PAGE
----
Huston-Brumbaugh Nature Center Offers Opportunities for Everyone
July 14, 2003
The John T. Huston - Dr. John D. Brumbaugh Nature Center is open to anyone who is interested in environmental education. According to Patricia Rickard, program coordinator and resident naturalist, various community groups and Mount Union College students have visited the center, but the general public is always welcome.
Rickard compiles a list of scheduled workshops and secures speakers for different Nature Center events. She also shares in the responsibility of leading workshops. She definitely wants people to know that the Nature Center is extremely accessible. "We aren't a recreational park, but people can still come to experience and enjoy nature," she says. The property's trails are open dawn to dusk.
During the summer, the Nature Center hosts summer camps, day camps, daycares and scout groups. The staff takes preschool and daycare aged children on discovery hikes, teaches them about the characteristics of different seasons, holds learning circles and helps them with sensory exploration. "We teach the children primary, basic things, but we believe that actually experiencing nature is more of a hook for them than being in the classroom," Rickard notes.
The site where the Nature Center is located was donated in 1986 and its buildings were constructed in 1991. The area features a number of trails, a barn, and animals. The barn dates back to 1860 and houses a miniature donkey, sheep and goats.
Twenty-five acres on the east side of the property have never been cut, logged, or grazed. There is a pond with frogs, turtles and fish. There is also a butterfly garden with plants designed specifically to attract butterflies and caterpillars. In the Visitors Center, there is a bird observatory, where visitors can sit and view the activities of birds right outside.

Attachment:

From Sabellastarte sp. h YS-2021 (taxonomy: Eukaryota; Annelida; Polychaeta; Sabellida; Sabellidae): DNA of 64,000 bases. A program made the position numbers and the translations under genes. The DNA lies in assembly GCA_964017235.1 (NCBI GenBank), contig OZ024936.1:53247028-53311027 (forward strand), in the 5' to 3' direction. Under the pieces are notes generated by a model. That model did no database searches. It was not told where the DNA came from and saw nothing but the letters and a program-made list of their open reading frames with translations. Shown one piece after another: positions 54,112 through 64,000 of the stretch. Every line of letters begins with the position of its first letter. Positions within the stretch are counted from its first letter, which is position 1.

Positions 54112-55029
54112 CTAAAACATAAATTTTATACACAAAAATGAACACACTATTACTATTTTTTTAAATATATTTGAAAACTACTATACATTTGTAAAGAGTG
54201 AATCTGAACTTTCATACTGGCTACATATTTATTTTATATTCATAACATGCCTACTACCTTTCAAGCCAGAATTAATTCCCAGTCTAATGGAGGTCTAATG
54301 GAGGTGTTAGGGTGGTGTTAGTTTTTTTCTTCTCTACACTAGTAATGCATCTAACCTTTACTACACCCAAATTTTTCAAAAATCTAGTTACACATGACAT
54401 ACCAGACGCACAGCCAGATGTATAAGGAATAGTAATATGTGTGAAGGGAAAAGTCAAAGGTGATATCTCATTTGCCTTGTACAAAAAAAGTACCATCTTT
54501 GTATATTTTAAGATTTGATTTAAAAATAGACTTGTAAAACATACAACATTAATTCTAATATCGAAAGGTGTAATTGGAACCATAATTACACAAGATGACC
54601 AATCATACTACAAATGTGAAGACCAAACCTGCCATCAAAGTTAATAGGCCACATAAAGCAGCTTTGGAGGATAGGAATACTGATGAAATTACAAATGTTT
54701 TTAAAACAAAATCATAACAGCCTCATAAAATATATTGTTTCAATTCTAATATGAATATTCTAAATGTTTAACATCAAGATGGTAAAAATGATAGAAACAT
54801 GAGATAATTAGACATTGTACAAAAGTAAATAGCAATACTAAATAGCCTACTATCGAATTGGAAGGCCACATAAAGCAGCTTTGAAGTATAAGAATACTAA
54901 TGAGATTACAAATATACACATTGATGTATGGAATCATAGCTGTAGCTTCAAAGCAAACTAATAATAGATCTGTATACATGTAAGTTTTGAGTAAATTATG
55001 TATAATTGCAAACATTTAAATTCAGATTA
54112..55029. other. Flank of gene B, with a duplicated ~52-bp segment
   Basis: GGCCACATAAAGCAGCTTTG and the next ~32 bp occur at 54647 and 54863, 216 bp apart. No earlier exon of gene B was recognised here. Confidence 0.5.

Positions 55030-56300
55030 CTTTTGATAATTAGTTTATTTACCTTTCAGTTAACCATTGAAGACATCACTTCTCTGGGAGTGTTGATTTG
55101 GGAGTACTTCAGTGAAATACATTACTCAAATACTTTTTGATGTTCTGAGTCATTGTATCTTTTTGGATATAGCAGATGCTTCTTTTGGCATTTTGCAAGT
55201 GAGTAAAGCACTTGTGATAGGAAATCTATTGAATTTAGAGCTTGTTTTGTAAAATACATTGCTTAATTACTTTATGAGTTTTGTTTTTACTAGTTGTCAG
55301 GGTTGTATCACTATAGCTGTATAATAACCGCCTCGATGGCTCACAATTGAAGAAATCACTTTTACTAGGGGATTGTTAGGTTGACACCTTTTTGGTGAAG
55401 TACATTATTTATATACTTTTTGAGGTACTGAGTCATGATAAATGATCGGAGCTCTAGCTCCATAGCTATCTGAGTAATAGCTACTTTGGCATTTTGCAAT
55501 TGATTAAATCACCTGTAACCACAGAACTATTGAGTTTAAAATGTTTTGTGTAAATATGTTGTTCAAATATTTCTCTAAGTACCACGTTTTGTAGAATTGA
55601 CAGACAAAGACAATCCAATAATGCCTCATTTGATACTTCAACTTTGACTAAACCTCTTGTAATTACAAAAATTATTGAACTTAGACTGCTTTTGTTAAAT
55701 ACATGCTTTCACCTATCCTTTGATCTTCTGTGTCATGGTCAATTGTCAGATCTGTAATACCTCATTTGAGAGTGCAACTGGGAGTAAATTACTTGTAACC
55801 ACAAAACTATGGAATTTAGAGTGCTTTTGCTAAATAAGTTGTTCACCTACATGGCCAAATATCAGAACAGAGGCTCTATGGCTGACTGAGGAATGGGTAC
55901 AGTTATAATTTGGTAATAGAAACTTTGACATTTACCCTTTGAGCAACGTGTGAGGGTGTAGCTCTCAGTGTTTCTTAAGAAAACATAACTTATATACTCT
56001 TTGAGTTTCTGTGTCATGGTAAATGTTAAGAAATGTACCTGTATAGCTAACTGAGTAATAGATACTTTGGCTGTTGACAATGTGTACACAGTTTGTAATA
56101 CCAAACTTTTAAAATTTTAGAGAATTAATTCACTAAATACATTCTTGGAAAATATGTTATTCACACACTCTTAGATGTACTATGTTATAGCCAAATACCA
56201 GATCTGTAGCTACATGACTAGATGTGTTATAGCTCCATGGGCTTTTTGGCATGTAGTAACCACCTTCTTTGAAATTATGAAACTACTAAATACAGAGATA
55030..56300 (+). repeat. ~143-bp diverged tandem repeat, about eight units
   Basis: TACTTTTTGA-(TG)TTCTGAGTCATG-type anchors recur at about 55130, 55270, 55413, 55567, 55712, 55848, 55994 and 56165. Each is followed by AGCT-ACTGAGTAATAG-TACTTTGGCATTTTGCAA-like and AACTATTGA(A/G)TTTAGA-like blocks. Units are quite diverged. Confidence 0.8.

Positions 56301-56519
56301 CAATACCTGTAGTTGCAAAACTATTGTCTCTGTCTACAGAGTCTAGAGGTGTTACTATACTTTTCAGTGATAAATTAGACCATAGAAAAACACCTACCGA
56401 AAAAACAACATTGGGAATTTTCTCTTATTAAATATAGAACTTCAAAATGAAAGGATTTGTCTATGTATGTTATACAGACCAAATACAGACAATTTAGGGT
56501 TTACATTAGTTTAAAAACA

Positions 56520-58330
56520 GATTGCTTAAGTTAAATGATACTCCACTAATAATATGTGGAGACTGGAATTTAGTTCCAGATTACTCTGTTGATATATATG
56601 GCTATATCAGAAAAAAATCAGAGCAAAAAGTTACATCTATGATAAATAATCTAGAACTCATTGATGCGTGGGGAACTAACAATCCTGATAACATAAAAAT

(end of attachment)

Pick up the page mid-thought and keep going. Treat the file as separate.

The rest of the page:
One of the newest additions to the Nature Center is the boardwalk trail, which is part of a three-year project. The staff began brainstorming and thought that they should make the area more manageable for handicapped people. With a large grant from the Soil and Water Conservation District, volunteer work was began on the trail by Mount Union students, scout groups, and a local Kiwanis group.
The trail is fashioned in a loop, and visitors can use it to make their way from the barn to the Visitors Center and back again, which, according to Rickard "is especially good on muddy days." The trail is made from plastic drawn from recycled milk jugs.
For ten years, Rickard has been a part of the Nature Center staff. She loves being out in the woods and has fun "introducing people to the friends I know in nature." As the naturalist, she is an expert on the natural history of Northeast Ohio and has an ability to identify the area's different plants and animals with ease.
The Nature Center is hosting several workshops later this summer, beginning with "Zooming in on Pond Life" on Saturday, July 26.
The Nature Center is located six miles south of Mount Union College on Daniel Street, just off Route 183.